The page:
I kept falling asleep in class. I didn’t mean to, it just sort of happened. After school I would nap until dinner time.

My mother said, “You know, you wouldn’t have so much trouble sleeping at night if you didn’t nap every day.”

That year, I flunked grade eleven math. I was the overachieving kid who’d graduated from grade eight with a 97% average. I’d been on the honour roll in grade nine. I’d never flunked anything in my life. I was mortified.

I didn’t tell anyone about the cutting. There was another girl in our grade who cut, and everyone made fun of her.

When I cried, my classmates said I was just doing it for attention.

When I told my best friend how I felt, she said that I needed to learn to make my own happiness.

When I failed to hand in my assignments, my teachers told me that I was lazy and disorganized.

A few months after I turned seventeen I got caught cheating on a math test. It was grade eleven math the second time around, and I was terrified of flunking again. The funny thing was that I was doing well in the class and had absolutely no reason to cheat. But I did it anyway. I got a three day suspension.

The vice principal said, “We’ll be watching you very closely after this.”

My mother said, “Annie, why do you always have to go and shoot yourself in the foot?”

My math teacher said, “I just wanted you to know that I tried to have you transferred to another class but I couldn’t. I will never be able to trust you again.”

That same year, another teacher tried to have me kicked out of the arts program because I fell asleep in class and didn’t complete my assignments. She said that I was a bad influence, and that I wasn’t the type of student they wanted to represent the program. She organized a meeting of the program’s board of directors; my mother had to leave work early to attend. They decided that I could stay, and I was equal parts relieved that I wasn’t being expelled and ashamed that I’d let it come to this.

Later, when I tried to tell that teacher that I was depressed, she shook her head and said, “I’ve seen depressed kids before. They don’t act like this.”

My father said, “Why can’t you control yourself?”

My doctor said, “You’re a bright, pretty young girl. These should be the best days of your life.”

My grandmother said, “How do you know those pills you’re taking won’t give you cancer when you’re forty?”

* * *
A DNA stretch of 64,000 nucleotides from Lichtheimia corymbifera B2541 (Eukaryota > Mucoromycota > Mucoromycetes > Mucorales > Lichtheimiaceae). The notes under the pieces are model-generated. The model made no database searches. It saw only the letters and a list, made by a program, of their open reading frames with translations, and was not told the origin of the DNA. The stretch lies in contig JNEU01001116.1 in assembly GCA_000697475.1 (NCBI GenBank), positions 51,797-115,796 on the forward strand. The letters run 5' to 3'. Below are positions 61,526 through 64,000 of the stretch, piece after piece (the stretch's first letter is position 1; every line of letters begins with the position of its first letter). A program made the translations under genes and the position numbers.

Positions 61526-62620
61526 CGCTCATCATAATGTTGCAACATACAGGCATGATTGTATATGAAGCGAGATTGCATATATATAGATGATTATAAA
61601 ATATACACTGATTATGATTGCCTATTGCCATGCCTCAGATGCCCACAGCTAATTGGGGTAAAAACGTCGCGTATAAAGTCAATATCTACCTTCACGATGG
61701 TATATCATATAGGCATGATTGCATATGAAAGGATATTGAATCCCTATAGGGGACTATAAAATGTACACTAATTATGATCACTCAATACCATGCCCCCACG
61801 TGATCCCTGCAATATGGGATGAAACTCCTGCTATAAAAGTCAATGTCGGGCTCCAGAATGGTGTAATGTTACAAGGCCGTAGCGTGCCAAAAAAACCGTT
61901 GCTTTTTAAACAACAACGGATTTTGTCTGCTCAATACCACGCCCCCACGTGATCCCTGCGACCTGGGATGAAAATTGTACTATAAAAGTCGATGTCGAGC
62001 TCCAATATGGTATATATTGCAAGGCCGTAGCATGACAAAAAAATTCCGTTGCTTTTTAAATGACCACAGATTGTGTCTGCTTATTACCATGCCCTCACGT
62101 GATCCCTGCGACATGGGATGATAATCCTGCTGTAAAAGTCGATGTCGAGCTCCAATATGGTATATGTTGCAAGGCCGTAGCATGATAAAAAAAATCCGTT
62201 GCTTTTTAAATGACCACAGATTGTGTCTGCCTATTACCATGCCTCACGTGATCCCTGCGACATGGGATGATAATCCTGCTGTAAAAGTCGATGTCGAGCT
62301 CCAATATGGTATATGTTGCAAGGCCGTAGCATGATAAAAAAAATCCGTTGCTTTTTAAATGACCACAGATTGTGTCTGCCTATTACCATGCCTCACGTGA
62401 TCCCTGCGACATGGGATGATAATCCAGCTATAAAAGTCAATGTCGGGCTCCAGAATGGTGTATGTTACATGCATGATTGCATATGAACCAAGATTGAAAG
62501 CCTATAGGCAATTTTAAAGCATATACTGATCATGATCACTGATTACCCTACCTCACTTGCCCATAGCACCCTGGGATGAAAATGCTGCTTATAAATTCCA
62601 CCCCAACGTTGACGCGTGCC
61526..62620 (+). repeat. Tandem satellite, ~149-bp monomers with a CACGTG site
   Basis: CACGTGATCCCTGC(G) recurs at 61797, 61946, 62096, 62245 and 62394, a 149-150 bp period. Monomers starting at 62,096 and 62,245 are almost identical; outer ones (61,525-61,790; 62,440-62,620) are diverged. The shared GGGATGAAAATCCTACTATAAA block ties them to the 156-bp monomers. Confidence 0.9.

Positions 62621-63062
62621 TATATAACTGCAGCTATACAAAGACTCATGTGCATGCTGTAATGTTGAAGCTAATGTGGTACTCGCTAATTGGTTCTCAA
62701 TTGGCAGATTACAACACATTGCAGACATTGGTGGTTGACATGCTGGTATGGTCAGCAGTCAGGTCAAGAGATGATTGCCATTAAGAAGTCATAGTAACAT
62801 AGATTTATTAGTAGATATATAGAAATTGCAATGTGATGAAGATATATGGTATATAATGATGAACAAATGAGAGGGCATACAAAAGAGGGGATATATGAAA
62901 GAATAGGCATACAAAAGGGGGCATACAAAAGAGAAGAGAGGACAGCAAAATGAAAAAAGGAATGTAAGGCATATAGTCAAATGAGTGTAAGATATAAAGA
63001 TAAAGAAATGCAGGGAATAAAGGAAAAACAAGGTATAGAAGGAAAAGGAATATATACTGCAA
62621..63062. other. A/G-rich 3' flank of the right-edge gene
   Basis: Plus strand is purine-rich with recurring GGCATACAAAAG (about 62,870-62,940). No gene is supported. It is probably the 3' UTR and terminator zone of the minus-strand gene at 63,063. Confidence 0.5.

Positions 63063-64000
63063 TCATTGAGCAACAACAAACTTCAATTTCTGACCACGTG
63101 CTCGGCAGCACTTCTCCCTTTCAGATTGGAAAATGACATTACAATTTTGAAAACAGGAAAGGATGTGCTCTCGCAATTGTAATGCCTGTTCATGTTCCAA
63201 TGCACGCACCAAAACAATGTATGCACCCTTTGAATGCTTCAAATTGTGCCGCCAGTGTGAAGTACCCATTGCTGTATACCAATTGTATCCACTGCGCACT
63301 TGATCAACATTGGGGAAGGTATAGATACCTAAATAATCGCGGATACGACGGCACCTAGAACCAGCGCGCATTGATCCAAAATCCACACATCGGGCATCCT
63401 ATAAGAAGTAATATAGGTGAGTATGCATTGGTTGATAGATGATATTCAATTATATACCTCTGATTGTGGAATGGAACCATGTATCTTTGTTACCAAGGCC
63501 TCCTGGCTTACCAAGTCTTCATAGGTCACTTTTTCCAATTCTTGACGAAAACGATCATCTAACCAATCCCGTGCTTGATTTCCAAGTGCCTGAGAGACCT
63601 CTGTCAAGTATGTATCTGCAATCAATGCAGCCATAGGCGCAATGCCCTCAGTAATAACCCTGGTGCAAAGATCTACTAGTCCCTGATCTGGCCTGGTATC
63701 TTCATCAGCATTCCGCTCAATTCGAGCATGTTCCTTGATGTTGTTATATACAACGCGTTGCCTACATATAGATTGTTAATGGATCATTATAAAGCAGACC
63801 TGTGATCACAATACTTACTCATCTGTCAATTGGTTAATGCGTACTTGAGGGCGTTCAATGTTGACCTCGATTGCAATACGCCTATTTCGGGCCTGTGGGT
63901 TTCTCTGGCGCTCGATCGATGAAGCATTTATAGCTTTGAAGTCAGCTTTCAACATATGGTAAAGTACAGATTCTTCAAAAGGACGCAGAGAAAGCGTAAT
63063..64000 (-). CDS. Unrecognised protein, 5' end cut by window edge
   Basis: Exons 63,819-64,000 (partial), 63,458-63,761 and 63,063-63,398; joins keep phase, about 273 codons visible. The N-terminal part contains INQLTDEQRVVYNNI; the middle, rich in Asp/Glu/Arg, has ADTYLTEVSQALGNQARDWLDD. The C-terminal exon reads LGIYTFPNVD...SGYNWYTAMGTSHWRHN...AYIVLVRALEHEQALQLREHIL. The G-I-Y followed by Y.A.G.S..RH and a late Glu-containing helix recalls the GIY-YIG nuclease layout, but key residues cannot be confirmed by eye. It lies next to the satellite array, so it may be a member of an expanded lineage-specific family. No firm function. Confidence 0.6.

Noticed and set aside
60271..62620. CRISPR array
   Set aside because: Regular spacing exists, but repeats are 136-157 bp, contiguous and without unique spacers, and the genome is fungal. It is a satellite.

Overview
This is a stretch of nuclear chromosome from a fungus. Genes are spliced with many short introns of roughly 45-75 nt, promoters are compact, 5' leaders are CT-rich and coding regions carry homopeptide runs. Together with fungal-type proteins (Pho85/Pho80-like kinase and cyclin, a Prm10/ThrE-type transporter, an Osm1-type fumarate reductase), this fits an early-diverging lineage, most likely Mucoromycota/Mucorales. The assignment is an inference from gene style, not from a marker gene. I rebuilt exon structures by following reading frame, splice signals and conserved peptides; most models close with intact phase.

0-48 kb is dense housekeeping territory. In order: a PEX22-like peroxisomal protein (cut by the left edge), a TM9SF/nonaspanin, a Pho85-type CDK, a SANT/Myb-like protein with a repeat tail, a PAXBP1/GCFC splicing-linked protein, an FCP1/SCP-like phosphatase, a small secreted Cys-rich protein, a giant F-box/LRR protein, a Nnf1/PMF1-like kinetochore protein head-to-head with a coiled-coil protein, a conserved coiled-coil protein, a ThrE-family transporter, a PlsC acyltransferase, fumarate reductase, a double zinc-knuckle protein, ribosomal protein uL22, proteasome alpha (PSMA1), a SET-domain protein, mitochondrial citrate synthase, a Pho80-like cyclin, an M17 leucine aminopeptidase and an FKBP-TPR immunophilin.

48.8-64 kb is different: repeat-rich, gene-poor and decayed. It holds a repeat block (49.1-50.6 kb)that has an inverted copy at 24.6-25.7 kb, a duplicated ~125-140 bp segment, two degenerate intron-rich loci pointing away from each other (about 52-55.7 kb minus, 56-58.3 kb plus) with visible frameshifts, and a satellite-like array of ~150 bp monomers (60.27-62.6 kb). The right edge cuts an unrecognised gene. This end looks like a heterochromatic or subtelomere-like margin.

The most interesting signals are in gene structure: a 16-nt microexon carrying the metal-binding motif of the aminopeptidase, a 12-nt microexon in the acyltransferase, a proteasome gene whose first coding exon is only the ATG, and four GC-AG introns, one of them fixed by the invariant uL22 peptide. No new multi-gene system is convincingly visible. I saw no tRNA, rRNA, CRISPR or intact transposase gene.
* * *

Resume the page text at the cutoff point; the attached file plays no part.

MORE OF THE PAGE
My mother said, “You’re not going to graduate at this rate.”

My guidance counsellor said, “You’re not going to graduate at this rate.”

My vice principal said, “You’re not going to graduate at this rate.”

I guess the symptoms of depression in teenagers look an awful lot like acting out. Lack of affect can be taken for sullenness. Inability to complete assignments can look like laziness or apathy. Sleeping in class can look like disrespect towards teachers. Cheating looks like an act of rebellion. Taken all together, isn’t that just typical teenage behaviour?

So maybe that’s why none of the grownups in my life offered me the kind of help I needed. Some of them, like my mother, were concerned but genuinely baffled by the change they’d seen in me. Some of them, like the teacher who tried to have me expelled from the arts program, were openly hostile. None of them, though, seemed able to recognize that I was struggling to stay afloat, that I was trying my hardest just to tread water long enough to make it through the day. And, to extend that metaphor, maybe none of them knew where the life preservers were, or how to throw them, or even if they should.

No one believed me when I tried to tell them what I was going through. But I believe you. I believe you, and it’s not your fault.

– Anne Thériault, age 31

Anne Thériault is a Toronto-based writer and cat enthusiast who blogs about feminism, mental health, and parenting.

This post originally appeared on I Believe You | It’s Not Your Fault, a blog devoted to telling teens that we’ve all been there. Republished with permission.

Image by Jim Cooke. Photo courtesy of Anne Thériault.